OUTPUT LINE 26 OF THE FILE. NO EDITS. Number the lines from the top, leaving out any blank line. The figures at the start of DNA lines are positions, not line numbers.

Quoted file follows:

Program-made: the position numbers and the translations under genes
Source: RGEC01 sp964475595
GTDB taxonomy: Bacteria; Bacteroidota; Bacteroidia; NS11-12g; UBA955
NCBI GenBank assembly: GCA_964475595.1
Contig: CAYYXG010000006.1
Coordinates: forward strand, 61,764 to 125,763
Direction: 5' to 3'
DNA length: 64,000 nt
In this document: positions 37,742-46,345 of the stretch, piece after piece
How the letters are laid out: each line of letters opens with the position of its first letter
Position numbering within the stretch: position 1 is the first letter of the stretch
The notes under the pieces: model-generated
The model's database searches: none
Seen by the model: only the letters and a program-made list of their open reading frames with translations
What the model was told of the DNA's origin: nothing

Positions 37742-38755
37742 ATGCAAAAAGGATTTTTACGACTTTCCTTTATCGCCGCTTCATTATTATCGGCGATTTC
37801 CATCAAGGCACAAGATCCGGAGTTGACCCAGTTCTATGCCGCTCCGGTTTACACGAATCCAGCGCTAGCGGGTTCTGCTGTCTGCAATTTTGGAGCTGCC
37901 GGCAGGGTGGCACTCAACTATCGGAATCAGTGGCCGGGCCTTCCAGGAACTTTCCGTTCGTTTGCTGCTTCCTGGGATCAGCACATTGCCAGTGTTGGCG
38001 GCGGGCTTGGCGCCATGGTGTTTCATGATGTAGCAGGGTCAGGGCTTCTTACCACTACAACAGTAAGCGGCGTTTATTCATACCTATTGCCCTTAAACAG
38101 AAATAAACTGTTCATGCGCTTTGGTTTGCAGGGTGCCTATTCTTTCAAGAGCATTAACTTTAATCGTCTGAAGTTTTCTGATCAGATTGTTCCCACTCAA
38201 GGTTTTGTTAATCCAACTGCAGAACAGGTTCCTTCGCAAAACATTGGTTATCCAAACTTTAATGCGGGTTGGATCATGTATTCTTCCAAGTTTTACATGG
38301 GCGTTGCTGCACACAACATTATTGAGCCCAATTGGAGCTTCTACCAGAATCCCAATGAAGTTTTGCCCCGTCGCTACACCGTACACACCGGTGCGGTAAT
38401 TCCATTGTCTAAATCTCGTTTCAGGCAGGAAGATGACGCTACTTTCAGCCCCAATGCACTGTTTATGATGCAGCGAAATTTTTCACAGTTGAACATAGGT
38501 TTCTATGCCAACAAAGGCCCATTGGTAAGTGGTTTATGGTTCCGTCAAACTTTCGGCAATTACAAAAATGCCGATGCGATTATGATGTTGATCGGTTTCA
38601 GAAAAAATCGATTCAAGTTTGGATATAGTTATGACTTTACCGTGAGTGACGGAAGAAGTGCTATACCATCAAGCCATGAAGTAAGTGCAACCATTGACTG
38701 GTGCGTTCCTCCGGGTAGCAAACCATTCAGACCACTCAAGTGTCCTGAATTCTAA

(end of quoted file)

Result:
38601 GAAAAAATCGATTCAAGTTTGGATATAGTTATGACTTTACCGTGAGTGACGGAAGAAGTGCTATACCATCAAGCCATGAAGTAAGTGCAACCATTGACTG